“Own Use” Importation of Drugs for Use in Farmed Animals

Veterinarian
FAASTsheet 04 /

What is Changing and When?

What?

Health Canada has amended its regulations to remove the option to import drugs for the purpose of direct administration to food animals without sale (i.e. for own use).

A list of drugs (List B) that can continue to be imported for own-use in food animals was also created.

  • An application can be submitted to include specific drugs on this list if they meet certain criteria. However, medically important antimicrobials (included on List A) are not eligible for inclusion on List B.

When? November 13, 2017

Why Is This Changing?

Animal owners were historically able to import medication for use on their own animals including, in some instances, medication not approved for use in Canada. There was limited oversight by regulators and veterinarians of antimicrobials imported for “own-use.”

This lack of oversight may have contributed to inappropriate use or misuse of medically important antimicrobials, which increases risks to food safety, animal health and the risk of antimicrobial resistance.

What Do These Changes Mean for Veterinarians?

There will be increased demand on veterinarians to prescribe and dispense antimicrobials that animal owners previously obtained via importation.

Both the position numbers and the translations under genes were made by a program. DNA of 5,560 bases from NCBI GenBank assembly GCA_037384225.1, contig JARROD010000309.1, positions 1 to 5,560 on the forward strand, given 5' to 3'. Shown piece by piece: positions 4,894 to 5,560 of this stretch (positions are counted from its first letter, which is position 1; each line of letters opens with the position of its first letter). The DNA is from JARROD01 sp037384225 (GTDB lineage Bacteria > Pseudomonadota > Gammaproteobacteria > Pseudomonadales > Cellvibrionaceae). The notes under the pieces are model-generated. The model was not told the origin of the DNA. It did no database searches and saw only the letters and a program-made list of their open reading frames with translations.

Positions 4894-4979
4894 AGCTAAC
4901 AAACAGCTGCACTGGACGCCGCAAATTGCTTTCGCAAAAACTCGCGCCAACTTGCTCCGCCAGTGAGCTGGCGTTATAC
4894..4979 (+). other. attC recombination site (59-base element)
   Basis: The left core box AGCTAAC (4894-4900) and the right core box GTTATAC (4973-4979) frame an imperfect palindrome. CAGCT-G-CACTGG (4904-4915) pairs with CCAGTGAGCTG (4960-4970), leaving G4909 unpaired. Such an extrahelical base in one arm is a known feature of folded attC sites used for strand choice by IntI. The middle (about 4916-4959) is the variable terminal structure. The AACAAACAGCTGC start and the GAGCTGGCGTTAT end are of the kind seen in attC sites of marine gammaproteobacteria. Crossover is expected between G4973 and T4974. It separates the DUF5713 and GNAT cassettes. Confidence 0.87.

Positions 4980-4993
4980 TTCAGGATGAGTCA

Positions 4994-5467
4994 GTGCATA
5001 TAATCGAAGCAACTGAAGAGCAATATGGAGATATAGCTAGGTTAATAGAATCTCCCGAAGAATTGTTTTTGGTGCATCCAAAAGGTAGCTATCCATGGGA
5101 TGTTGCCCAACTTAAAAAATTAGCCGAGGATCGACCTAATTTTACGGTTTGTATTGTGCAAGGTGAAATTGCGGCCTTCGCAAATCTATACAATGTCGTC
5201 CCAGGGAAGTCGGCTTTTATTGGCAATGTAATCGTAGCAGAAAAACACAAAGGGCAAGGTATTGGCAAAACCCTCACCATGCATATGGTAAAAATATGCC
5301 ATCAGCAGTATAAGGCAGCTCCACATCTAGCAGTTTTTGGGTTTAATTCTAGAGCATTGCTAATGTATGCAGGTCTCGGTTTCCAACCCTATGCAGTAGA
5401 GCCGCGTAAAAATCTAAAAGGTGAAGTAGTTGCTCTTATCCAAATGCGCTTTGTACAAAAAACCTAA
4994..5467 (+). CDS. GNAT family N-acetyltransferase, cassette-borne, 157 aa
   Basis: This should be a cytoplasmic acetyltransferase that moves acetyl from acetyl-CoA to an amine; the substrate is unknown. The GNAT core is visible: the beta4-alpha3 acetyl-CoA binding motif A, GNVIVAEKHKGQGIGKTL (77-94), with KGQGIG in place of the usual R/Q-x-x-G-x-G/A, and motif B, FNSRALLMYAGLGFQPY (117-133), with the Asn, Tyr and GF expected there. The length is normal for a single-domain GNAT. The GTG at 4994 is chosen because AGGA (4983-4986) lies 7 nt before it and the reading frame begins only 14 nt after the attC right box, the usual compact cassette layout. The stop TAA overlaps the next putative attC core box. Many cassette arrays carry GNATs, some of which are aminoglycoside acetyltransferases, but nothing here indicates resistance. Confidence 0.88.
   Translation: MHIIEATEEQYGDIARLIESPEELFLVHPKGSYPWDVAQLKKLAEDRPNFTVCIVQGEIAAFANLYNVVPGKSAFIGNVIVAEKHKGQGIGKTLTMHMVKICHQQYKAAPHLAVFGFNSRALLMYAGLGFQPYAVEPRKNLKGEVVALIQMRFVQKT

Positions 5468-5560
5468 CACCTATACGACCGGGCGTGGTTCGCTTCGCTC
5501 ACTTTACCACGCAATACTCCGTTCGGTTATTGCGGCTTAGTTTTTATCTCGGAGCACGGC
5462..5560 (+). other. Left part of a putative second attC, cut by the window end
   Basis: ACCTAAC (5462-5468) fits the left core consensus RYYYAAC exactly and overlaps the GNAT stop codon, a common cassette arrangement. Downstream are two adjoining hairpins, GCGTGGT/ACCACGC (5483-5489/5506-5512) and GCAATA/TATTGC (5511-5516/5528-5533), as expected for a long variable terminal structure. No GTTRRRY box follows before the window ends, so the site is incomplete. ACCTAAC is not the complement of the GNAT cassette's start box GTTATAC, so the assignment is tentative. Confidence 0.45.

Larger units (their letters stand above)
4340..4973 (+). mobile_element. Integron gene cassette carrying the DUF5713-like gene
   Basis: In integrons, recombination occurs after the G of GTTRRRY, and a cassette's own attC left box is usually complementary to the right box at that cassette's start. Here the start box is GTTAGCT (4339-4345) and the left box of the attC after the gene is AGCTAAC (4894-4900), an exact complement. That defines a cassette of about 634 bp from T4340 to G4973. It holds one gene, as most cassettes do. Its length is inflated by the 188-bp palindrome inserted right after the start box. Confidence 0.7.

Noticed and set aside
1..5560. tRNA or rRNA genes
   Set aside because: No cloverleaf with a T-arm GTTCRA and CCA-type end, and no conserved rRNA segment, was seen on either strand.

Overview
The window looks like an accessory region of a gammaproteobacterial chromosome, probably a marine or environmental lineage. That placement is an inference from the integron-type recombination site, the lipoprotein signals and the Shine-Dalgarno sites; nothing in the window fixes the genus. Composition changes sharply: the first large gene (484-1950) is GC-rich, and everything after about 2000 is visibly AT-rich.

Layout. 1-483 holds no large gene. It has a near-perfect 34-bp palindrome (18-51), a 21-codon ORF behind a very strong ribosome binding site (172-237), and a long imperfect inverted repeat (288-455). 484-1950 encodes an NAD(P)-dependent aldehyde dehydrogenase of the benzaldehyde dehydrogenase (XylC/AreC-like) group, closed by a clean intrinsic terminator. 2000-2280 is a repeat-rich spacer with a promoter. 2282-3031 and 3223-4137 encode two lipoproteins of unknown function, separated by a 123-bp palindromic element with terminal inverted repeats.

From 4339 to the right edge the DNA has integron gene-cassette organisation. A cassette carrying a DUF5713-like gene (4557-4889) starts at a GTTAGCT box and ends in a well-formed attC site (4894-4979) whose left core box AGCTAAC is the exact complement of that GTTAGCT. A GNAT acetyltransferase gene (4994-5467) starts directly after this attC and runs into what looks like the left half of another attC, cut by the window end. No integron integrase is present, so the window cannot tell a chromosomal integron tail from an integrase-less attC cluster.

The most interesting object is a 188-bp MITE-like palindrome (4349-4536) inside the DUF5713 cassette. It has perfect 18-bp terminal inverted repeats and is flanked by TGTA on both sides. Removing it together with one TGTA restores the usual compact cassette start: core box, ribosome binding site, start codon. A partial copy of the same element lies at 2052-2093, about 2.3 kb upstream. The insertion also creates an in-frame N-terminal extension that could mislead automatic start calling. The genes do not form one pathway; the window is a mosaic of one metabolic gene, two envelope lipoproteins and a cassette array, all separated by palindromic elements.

Veterinarians may need to manage a larger and possibly broader inventory of products to meet the requirements of their clients, and will also need to consider means for timely delivery of products that may be needed in emergency situations.

What Do These Changes Mean for Your Clients?

Animal owners are no longer be able to obtain medically important antimicrobials directly via importation from other jurisdictions for use on their own animals with the exception of List B drugs.

They will instead need to purchase these antimicrobials from a veterinarian, pharmacy, or feed mill (for medicated feeds only) within Canada.

Furthermore, a prescription will also be required to obtain any medically important antimicrobials as of December 1st, 2018. See Veterinarian FAASTsheet #7 for more information.